Well, I'm not a lawyer, and I don't play one on TV or the internet, but if I understand correctly, Utah state law doesn't currently require law abiding citizens to have a permit in order to openly carry firearms. There are limitations, of course. For example, if you don't have a Concealed Firearm Permit, you can't openly carry a loaded gun inside a motor vehicle.
I'm not sure this is a fight worth fighting, because the rights of concealed carry permit holders is pretty well settled here in Utah. What this does is open up another can of worms regarding the rights of people to carry openly. Gun rights activists are going to have to fight and win battles all over again that they've already fought and won.
I'm not sure what the language of HB473 actually says, but my feeling is that it should state that open carry by permittees is not illegal in any area in the state that concealed carry is permitted. Also inadvertent, unintentional exposure of a concealed weapon isn't an illegal act.
Now, here's why I think open carry is a bad idea.
1. There is a strong counter-culture in society that is strongly opposed to regular citizens owning and carrying guns. Openly carrying firearms needlessly stirs the pot and riles up those people who would take any opportunity to strengthen gun control laws and confiscate all guns not issued by law enforcement or the military. The Second Amendment doesn't exist for these people. The fact that gun control laws only disarm the public and give career criminals a safe work environment is just so much rhetoric, to their way of thinking.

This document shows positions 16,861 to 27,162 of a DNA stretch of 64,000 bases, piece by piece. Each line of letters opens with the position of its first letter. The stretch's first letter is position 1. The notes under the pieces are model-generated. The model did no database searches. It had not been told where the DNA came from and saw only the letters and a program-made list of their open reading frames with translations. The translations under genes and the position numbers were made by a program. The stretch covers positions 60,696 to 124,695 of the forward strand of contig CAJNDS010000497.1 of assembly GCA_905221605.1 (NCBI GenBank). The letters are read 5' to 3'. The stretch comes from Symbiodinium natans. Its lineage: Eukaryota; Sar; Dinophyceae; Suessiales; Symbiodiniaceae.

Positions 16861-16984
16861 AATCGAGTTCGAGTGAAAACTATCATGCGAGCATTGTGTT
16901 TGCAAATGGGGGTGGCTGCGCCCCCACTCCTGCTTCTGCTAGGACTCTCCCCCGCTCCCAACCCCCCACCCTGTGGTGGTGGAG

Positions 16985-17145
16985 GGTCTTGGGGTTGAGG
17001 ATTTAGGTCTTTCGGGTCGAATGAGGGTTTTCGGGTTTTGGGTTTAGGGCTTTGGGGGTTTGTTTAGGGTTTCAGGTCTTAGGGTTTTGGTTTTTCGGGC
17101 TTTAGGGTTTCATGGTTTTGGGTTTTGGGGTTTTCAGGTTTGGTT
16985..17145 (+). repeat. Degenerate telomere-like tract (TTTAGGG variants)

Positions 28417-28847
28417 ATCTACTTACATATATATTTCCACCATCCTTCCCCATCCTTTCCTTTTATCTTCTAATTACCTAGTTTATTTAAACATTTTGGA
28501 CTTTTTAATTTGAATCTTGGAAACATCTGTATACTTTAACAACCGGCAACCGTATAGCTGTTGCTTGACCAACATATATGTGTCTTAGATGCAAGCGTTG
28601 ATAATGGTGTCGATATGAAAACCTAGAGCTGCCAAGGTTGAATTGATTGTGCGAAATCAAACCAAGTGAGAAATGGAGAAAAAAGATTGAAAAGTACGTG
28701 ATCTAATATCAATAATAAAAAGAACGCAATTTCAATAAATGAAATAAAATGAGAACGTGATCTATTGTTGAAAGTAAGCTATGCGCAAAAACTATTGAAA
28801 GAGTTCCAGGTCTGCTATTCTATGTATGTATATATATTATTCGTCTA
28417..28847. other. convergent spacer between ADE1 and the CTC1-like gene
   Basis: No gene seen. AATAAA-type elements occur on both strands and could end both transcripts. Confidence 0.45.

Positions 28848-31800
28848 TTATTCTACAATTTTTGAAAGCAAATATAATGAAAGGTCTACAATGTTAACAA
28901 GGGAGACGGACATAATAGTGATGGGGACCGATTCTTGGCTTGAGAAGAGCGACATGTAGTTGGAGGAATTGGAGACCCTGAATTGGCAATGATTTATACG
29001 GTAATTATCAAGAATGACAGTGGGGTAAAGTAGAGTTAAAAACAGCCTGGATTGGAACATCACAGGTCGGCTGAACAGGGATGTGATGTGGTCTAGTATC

2. Openly carrying firearms marks a person as a target for theft or even worse. It's illegal for criminals to possess firearms, and a favored way of gaining possession of guns is to steal them. There have been many documented instances where people openly carrying guns were robbed and "relieved" of their hardware. Also, open carry marks you as a target for any person with criminal intent to shoot you first. A recent example comes easily to mind: the case of the digruntled citizen who entered a city council meeting, walked up to the armed police officer who was present, gunned him down, and then went to work on the city council unmolested.
I say it shouldn't be illegal to inadvertently or unintentionally expose your legal carry weapon, but let's keep them concealed if we can. The last thing I want is to be the focus of attention when I carry a gun into a room full of people.
Tuesday, February 19, 2008
Question 1: Why are murderers always counted in the victims tally? The day after the mass murder of students at Northern Illinois University (NIU), the headline in the closest major newspaper, the Chicago Tribune, was: "6 Dead in NIU Shooting."
"6 dead" included the murderer. Why wasn't the headline "5 killed at NIU"? It is nothing less than moronic that the media routinely lump murderers and their victims in the same tally.